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The Greatest Films Ever Made According to Pipe, Numbers 10 - 6


Sight and Sound have conducted their poll of the greatest films ever made every decade since 1952. So in September 2012 they presented, in various forms, their 7th definitive list of the world’s finest cinematic works. Although the voting structures for this poll have subtly changed over time; 2012’s vote was conducted from entries by over 1,000 critics, academics, distributors, writers, “programmers” and other cinephiles. I am informed that they received exactly 846 top-ten lists from all these various sources.

Having been published in September last year, I freely confess that we are not entirely ‘current affairs’ with regards this article and its subject matter. However, as this poll is conducted decennially, on those grounds alone, I think we can be granted a little leeway here. In any case, one should be allowed a certain amount of time in order to ‘digest’ such an extensive list. I must confess to the fact that I only saw the final results in Sight & Sound just before Christmas 2012, which has been a factor here as well.

Now either our voting pack was lost in the post, or, as I would far more realistically assume, having not been asked. We have therefore decided to give you Pipe’s very own ‘top ten’ list of cinema’s greatest ever works. Evidently, this is the primary reason for the article. I was prompted to consider compiling our own list for various other reasons also. Of which I can promise you all, not being asked our views on the matter by S & S wasn’t one of the reasons.

Firstly, I will give a little relevant background into the history of this poll, some of the voting information contained therein and some other points we consider of interest. In the process I will attempt to provide an explanation for compiling our list and introduce our ten films.

Prior to 2012, Orson Welles’ (1915 – 1985) magnificent picture Citizen Kane (1941) had been voted the greatest film in this poll in every decade, bar one, since 1952. Vittorio De Sica’s (1901 – 1974) heartbreaking Italian Neo-realist movie The Bicycle Thieves (1948), being the poll’s only other winner - winning the first poll of 1952.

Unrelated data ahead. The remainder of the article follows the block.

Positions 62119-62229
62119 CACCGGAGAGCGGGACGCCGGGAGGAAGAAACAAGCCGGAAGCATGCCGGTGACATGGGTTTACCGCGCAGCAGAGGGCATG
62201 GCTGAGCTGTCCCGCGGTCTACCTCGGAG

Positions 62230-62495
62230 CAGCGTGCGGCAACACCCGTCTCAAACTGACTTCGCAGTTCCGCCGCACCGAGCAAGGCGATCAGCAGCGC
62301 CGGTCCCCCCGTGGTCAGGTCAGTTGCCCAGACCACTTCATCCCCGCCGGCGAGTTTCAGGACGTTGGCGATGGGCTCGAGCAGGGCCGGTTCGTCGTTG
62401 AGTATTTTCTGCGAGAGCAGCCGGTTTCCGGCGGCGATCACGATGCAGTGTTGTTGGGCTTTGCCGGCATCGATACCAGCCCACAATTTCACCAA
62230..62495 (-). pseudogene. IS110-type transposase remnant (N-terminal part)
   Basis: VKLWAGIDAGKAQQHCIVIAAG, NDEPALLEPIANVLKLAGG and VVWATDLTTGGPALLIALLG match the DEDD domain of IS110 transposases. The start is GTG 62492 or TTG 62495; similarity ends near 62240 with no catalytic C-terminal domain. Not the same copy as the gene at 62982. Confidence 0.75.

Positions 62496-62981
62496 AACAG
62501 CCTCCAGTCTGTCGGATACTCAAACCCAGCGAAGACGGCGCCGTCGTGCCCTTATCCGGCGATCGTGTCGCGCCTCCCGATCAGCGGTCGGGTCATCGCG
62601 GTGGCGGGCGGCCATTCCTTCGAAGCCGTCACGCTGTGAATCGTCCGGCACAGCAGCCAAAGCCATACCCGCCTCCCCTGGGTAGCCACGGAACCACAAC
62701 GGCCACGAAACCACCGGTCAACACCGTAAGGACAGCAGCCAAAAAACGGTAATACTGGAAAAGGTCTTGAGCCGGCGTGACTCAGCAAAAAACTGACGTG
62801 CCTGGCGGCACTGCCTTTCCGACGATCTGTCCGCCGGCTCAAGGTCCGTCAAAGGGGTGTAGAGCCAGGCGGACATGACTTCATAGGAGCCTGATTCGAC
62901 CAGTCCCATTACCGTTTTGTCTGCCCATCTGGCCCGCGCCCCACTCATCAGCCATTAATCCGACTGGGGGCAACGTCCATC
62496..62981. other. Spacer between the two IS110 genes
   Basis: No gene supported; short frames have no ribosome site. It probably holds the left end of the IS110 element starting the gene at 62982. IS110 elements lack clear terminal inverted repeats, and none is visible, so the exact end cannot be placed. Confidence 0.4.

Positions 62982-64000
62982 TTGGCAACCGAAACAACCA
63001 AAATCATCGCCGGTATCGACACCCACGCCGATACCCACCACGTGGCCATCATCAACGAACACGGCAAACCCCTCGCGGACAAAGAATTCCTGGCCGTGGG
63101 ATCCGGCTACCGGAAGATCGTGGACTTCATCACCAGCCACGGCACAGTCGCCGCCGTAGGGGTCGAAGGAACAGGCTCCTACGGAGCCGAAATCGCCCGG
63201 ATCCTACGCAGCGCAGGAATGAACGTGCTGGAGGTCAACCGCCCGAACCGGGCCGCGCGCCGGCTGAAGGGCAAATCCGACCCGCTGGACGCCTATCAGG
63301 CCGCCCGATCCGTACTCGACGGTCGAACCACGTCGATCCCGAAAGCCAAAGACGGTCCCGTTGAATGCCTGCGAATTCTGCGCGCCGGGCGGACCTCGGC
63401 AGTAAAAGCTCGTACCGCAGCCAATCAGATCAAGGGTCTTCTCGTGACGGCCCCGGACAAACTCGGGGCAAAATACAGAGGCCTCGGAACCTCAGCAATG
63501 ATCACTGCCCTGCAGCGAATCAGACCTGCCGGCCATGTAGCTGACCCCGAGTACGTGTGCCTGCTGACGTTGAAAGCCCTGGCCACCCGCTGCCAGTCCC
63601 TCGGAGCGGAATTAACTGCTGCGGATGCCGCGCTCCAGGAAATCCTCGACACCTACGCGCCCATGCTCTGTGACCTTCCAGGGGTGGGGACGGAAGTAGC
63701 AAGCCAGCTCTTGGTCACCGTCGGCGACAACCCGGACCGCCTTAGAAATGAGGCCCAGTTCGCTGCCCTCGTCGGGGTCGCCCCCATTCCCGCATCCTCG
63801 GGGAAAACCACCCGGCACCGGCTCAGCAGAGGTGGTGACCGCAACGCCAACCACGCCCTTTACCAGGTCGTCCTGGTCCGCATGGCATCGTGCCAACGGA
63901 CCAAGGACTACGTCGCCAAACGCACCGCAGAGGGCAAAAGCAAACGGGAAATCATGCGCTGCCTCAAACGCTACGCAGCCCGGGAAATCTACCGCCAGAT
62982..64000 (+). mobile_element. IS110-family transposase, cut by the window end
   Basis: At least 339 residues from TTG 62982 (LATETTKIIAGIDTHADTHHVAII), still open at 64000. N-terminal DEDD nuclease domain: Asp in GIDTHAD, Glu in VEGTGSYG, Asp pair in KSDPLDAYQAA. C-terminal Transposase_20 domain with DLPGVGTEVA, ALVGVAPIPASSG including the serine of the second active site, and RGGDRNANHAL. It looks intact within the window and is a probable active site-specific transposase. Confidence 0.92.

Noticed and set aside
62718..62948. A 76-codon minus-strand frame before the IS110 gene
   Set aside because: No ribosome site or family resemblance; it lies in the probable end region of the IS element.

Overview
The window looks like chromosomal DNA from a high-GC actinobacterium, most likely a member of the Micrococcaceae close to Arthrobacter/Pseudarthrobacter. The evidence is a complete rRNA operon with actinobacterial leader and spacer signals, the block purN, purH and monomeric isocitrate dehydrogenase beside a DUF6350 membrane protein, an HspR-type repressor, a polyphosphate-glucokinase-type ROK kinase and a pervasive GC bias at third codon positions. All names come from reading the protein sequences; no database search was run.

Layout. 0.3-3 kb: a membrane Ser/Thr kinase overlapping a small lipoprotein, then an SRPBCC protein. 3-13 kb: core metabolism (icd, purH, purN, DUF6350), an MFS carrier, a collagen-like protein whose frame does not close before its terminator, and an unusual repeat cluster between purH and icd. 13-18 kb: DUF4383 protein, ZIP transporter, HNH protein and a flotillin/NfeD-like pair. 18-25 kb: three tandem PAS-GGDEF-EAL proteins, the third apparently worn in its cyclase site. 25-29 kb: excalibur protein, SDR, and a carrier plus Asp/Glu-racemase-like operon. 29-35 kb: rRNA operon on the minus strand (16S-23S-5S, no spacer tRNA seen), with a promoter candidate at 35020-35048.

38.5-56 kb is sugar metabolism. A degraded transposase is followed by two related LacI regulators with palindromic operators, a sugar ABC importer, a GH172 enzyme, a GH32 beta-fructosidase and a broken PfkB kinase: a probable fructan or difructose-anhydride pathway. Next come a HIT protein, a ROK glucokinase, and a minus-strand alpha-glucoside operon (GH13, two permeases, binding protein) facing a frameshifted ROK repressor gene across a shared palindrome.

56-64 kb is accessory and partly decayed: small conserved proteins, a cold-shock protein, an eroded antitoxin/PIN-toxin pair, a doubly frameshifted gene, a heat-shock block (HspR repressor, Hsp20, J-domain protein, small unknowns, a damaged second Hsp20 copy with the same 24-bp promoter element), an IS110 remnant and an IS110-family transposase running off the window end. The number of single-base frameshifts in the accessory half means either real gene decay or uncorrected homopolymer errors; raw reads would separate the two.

I did have a suspicion that 2012’s poll would reveal a new film to be hailed as the finest and shunt ‘Kane’ from the top spot. I sensed, that although thoroughly deserving of this continued accolade, it was probably about time for a slight shift in critical opinion. Clearly polls of this nature and rating art like this is totally subjective and are - if one was to be completely honest - not always that useful. Nevertheless they certainly can be interesting, and if nothing else enjoyable to ‘mull over’.

Very few genuine aficionados of cinema would disagree that Citizen Kane is one of film’s most complete works and one of this art forms supreme achievements. Whether any film will ever again be deemed as the ‘best’ in this poll for 5 consecutive decades, I would think almost unthinkable now. Therefore, in that sense, there will always be a strong case in arguing for it as the greatest ever artistic statements in film. But, although being an immense admirer of Welles’ work and this film, I still felt it was an appropriate time for a new movie to top cinema’s longest running and most respected poll.

When seeing Sight & Sound’s list in December however, I was still fairly surprised by it. Again these things are all subjective, but I certainly agreed far more with the Director’s vote - their secondary poll, introduced in 1992 - than with the main Critics poll. Vertigo (1958) came 1st in the Critics list. It is a fabulous film and I would also agree that it is Alfred Hitchcock’s (1899 – 1980) best. Nonetheless, I personally find it puzzling and surprising that it has been considered to be cinema’s very best. To tackle this question in the critical depth it would deserve is something I won’t do on this occasion (sadly for some I hope); other than to say that it isn’t my favourite film. I respect S & S’s poll immensely and there are undoubtedly many great pictures in it. However I must say, I sway far more towards the ten films complied from director’s votes. Have a look at the lists for yourself and tell us what you think. There are links to the definitive results for all the polls on the earlier highlighted titles. S & S’s information about the poll can be found on these pages too. We have linked the pages we feel are of most importance to our article within this paragraph.

When it comes to how the votes are made and compiled S & S state that:

As a qualification of what ‘greatest’ means, our invitation letter stated, “We leave that open to your interpretation. You might choose the ten films you feel are most important to film history, or the ten that represent the aesthetic pinnacles of achievement, or indeed the ten films that have had the biggest impact on your own view of cinema. – Click this statement for S & S’s full description

In relation to their statement, we have tried to apply the same criteria when compiling our ten films. Nonetheless, in all honesty, I do think that their third “qualification of what is ‘greatest’ ” is the governing criteria. I may well be being presumptuous here, but I do consider an individual’s personal connections to an artwork, likely to over shadow their views in cases such as these. Is this not human nature after all? One can very rarely look at art objectively; regardless of what one may say. Ultimately it is what certain films have meant to the viewer. What specific films have meant to cinema is important, but for an individual this is a secondary consideration I would suspect.